Death Penalty Musings

I think the death penalty, in some few cases, is the only possible just punishment.  But there’s this guy Jeff Gamso, whom I have known as a fellow blogger for a few years now, and damned if he hasn’t convinced me that the death penalty should be entirely abolished.

At least as of today he’s convinced me of it, anyway.

One thing that had always bothered me about the abolitionist position was that all of the arguments I had ever seen from that side were ultimately invalid.  If you’re an abolitionist, of course, the validity or invalidity of the arguments you’re making are at best of secondary concern.  If you’re actually representing the guy the state is trying to kill, that consideration probably doesn’t even enter your thoughts.

But briefly, the death penalty cannot per se be found to be “cruel and unusual” under the 8th amendment, or indeed under the constitution at all, because it’s implicitly authorized by the due process clause, which says the government can’t deprive you of life, liberty or property without due process of law, meaning that if you are provided with due process of law, well….

Another thing that really troubled me about the abolitionist position was its epistemological degeneracy, denying truth, justice, knowledge, etc.  I’m not going into that subject at length again here (here’s just one example), but suffice it to say that in my opinion if reaching a goal requires epistemological degeneracy it must be the wrong goal.  And in the legal system epistemological degeneracy is a menace that should be stamped out wherever it is found.

“Epistemological degeneracy”.  Apparently that’s a new phrase we have practically coined over here at Lawyers on Strike.

Moving on, though, past that self-congratulatory digression.

The wrongful conviction/innocence movement has finally bubbled up to the public consciousness.  It’s not very strong at this point, and people in the US are still puzzlingly punitive on virtually every level, but it has finally sunk in that the system gets it wrong a lot.

That realization can be built on.  The line of argument is that in the past we have had the death penalty because, like less civilized people we killed, or suffered killing, in contexts where it is not appropriate.  Just as the fight to the death has been banished from more civilized sporting events, so should the sentence of death be removed as an option from a more civilized criminal justice system.

After you build enough public support the constitution can be amended.  Lots of work but it’s the only way.  Trying to get courts to do it is both doomed to failure and grounded in disingenuous argumentation that damages the justice system and not a few unfortunate litigants who become victims of it.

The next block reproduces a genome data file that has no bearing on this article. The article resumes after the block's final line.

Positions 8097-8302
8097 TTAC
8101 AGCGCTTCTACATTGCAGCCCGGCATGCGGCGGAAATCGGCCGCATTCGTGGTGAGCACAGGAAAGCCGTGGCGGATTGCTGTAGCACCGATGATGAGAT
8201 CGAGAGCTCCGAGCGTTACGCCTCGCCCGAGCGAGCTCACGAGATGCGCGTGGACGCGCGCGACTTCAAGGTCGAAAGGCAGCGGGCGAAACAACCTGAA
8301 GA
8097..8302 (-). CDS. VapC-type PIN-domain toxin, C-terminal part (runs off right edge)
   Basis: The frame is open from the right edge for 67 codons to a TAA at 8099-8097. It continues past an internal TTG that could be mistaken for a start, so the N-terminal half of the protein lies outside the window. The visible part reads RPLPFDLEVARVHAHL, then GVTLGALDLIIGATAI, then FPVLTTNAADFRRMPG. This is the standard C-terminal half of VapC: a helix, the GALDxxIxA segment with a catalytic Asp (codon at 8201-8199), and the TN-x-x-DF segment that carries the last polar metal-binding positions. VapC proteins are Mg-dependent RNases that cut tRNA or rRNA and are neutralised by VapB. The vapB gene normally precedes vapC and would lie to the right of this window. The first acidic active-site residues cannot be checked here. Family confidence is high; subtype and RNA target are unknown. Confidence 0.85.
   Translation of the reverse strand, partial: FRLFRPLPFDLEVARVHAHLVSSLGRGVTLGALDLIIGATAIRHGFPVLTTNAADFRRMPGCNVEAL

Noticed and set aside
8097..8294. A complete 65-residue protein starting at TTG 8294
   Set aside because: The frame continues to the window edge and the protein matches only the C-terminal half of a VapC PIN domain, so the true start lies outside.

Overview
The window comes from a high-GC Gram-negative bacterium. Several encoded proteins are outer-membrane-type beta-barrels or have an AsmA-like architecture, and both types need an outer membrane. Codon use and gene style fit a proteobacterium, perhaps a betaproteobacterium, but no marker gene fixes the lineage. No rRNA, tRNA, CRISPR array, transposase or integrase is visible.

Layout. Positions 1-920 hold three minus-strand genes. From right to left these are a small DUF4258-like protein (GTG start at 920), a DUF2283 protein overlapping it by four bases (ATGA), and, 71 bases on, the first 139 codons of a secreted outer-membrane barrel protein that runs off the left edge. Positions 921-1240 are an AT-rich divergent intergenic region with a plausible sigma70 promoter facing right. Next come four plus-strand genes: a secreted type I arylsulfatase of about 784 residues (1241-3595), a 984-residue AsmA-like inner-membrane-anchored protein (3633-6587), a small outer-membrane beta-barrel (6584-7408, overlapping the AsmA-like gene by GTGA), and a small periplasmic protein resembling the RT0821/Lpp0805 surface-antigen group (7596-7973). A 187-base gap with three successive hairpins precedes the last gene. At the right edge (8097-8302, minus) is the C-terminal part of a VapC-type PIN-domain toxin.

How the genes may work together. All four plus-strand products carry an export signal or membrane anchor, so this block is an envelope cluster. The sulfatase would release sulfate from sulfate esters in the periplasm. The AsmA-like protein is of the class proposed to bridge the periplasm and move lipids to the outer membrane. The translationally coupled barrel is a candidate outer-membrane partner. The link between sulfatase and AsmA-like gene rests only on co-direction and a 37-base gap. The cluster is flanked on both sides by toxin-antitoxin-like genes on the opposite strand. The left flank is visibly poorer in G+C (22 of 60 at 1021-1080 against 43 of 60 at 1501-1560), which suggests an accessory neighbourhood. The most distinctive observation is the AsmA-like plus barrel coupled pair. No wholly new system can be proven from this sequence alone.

There is no valid legal argument for abolition, and the abolitionists should face that and stop with less than honest argument just because it might convince this or that sympathetic judge to do something in this or that case, heedless of the damage it might cause.

So there it is:  my practically irrelevant opinion on how the death penalty should be abolished.  Why am I even offering my opinion on this subject this Thanksgiving weekend?  Cause I promised Jeff Gamso I would.

Happy thanksgiving, everyone, in case we don’t get another chance to say that before the big event.

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Food For Thought

I’d like to connect a few seemingly unrelated things, and of course I say ‘seemingly unrelated’ because I’m connecting them.

Duh.  Much explanation.

Anyway, on to it.  You might recall a few weeks ago we put a neat graphic into a post which isn’t one of our strong suits and seems really time-consuming to do but we think readers might like graphics.  Because pretty pictures.  So to save readers time instead of ourselves (much sacrifice!) we reproduce that nifty graphic here: qyisEsJ.png This, as is very easy to see (because graphics) is data tending to show that some sort of major economic-wealth-distribution-imbalance shift occurred in the 1980’s.

Were there any shifts in the justice system that might be consistent with the shift in the data represented by the graphic?

Oh, yes.

First we had this famous (or infamous, depending) “trilogy” of cases coming out of the Supreme Court that enhanced the use of “summary judgment”, whereby a judge can basically deny the little guy a jury trial against the big guy in violation of the little guy’s rights under the 7th amendment, which is what they like to do.  And you don’t have to take my word for this because a law professor – a law professor! – agrees with me.  Her name is Suja Thomas and she talks all about it here:


I’m way graphic today.*  Normally I just would have linked to the article but it seems most readers are just not up to the external link/clicking thing so because I want even those lazy pieces of shit to understand the post here I just implanted it.  I hate myself for it, of course.

Moving on.  Wanna know something else that happened in the 1980’s?  The United States Justice Department staked out the position that they could lie and cheat to get an indictment and that wouldn’t violate anyone’s due process rights.  Although they didn’t really approve of this.  At least not openly.  In any case they took the position, somewhat stealthily, that even if they did it, courts had no power to dismiss indictments. Don’t believe me?  Here’s the relevant excerpt from the Anti-trust division’s Grand Jury training manual from 1991:


The Criminal Division took a very different view of “Grand Jury abuse” in 1983:


You might have to “view” – “rotate clockwise” to read that one.  This graphic stuff much trouble.